While the stock market has mostly been on the uptick, some analysts still believe that we’re heading into bear market territory, which means that will put a real test on companies that have been growing fat on profits in the bull market. That could cause some alarm, so for the short sellers, pay attention, as here are a few companies to look at who have slashed their 2018 outlook for a variety of reasons.
Kellogg’s is having its worst day in two decades after the company slashed its profit and earnings outlook. The stock dropped more than 9.6% in trading, which is the largest drop the stock has seen since 1998. Afternoon trading has brought a rebound to share price, but the writing may be on the wall for Kellogg’s. The company has spent more this year on advertising and promotions to drive the sale of its cereal to a more health-conscious consumer. Consumers want breakfast options with less sugar, which means yogurt and protein bar manufacturers have seen a boost. Sales of its morning foods and snack business are down across the board. The brand hasn’t had good luck with press either, as a recent recall of 1.3 million boxes of Honey Smacks cereal has left consumers less interested in boxed cereals.
GM was hit hard by Trump’s trade war and the car company cut its full-year profit forecast in July. The company’s earnings forecast was trimmed from a range of $5.52 to $5.82 down to $5.14 per share. GM says the significant increase in commodity costs and the sinking valuation of the Argentine peso and Brazilian real have affected its performance in several markets. The tariffs on steel and aluminum imports has caused an increase in raw materials, which is passed along to end consumers with the finished product. GM sold 17 million vehicles for 2018, but the company seems uncertain if they can reach that number in 2019.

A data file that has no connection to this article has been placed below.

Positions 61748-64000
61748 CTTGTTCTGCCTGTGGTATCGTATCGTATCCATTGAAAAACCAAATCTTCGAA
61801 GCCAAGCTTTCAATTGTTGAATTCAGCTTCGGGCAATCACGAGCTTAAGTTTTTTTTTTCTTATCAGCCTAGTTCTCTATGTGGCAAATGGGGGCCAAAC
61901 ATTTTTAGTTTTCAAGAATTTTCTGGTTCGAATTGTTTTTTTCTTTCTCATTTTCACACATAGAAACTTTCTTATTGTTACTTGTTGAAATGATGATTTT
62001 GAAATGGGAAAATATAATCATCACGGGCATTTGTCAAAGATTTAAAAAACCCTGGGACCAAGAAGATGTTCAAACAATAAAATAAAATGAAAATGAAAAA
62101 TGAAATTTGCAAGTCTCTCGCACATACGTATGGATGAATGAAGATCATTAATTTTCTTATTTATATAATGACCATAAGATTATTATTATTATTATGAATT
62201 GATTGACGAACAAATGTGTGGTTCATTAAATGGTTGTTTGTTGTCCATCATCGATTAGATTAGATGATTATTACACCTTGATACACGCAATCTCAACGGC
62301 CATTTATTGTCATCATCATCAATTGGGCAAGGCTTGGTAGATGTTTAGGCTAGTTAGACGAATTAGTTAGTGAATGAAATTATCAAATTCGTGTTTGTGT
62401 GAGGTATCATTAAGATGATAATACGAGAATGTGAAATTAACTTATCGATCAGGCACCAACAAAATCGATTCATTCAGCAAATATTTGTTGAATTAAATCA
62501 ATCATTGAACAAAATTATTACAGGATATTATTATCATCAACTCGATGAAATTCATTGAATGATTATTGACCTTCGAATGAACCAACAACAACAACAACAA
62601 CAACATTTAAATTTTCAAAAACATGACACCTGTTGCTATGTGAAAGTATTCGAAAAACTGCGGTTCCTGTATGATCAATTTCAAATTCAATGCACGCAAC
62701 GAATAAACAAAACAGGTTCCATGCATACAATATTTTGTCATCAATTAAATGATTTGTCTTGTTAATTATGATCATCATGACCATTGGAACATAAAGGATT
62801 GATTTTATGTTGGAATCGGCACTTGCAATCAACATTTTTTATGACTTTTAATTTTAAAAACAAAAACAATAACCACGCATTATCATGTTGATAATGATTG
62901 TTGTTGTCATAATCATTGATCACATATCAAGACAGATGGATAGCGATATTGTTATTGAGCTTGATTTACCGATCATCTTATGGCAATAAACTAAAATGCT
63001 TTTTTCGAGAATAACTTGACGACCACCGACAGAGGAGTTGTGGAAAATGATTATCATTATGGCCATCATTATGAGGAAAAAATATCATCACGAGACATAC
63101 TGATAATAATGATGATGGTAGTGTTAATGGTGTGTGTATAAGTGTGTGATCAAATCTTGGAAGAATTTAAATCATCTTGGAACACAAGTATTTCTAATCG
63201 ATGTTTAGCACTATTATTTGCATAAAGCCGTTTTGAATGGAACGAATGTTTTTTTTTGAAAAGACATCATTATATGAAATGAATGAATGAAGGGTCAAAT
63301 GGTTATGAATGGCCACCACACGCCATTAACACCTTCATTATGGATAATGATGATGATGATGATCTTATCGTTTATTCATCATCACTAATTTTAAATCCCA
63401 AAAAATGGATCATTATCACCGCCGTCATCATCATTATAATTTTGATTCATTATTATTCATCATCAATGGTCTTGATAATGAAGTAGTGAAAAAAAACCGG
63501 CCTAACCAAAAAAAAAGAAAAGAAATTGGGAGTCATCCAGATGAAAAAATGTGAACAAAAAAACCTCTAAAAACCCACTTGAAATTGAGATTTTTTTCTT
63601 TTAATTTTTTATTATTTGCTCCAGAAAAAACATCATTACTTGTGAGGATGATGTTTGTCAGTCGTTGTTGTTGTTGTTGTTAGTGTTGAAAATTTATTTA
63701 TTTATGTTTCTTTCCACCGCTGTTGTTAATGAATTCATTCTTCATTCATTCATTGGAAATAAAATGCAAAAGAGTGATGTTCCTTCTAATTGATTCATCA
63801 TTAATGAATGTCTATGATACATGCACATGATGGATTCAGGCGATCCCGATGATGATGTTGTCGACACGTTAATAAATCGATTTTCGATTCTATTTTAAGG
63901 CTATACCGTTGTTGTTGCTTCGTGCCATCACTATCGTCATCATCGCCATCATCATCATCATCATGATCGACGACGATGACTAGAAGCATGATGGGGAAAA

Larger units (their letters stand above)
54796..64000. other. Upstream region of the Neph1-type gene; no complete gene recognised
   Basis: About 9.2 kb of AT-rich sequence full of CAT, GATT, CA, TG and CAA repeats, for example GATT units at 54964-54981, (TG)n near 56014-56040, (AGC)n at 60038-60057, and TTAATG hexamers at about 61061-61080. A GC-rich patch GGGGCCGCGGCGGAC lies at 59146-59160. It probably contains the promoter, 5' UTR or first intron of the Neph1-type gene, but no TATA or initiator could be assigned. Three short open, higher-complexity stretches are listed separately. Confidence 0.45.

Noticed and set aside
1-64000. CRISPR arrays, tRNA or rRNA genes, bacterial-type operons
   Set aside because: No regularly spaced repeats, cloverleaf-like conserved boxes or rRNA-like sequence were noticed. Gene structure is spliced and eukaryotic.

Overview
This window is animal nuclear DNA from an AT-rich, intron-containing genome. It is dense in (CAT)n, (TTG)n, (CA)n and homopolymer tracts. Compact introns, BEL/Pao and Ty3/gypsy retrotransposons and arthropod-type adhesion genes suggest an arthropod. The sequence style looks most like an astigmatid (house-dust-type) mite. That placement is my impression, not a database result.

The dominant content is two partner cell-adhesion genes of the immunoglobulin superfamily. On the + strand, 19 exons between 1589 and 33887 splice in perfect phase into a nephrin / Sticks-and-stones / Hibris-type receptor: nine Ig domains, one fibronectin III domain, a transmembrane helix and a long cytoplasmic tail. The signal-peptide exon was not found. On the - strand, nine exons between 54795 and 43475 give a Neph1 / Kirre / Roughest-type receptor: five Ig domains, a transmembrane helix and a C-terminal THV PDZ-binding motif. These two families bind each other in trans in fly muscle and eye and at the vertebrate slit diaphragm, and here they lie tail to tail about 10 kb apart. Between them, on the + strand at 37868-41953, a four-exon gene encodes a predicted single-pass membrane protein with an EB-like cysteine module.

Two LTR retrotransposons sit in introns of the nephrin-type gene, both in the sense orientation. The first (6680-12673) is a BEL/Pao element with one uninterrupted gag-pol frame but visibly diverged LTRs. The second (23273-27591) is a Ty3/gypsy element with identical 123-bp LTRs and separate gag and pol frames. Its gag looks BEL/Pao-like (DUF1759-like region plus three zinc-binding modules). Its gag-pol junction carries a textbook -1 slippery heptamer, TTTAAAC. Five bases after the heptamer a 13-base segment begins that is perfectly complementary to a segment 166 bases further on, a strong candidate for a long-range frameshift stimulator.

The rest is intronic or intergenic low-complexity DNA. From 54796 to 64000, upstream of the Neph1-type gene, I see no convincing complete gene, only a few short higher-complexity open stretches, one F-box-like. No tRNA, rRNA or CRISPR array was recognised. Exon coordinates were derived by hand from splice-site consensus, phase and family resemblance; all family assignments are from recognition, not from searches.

GE recently slashed the price of its dividend payment to one cent per share. The stock for the former industrial giant was below $10 after the announcement. Plenty of analysts believe that the move was necessary for GE, but that it won’t sit well with investors. An analyst from Habor Advisory says that a substantial percentage of shares are owned by retired employees and individuals who rely on their dividend payments. Another analyst says there’s no reason technical investors should be buying General Electric. Taking a look at the company’s charts from Finviz, it has been declining for more than ten years now.
ELF is a beauty retailer that seems to be down trending with the market in general. The company’s revenue growth dropped 3% compared to the last quarter. Gross profit margin fell to 64% of sales, which management says can be attributed to shifts in foreign currency. ELF partners with retailers like Walmart, Target, and Ulta Beauty to offer its products to customers, but the retail sector continues to take a beating.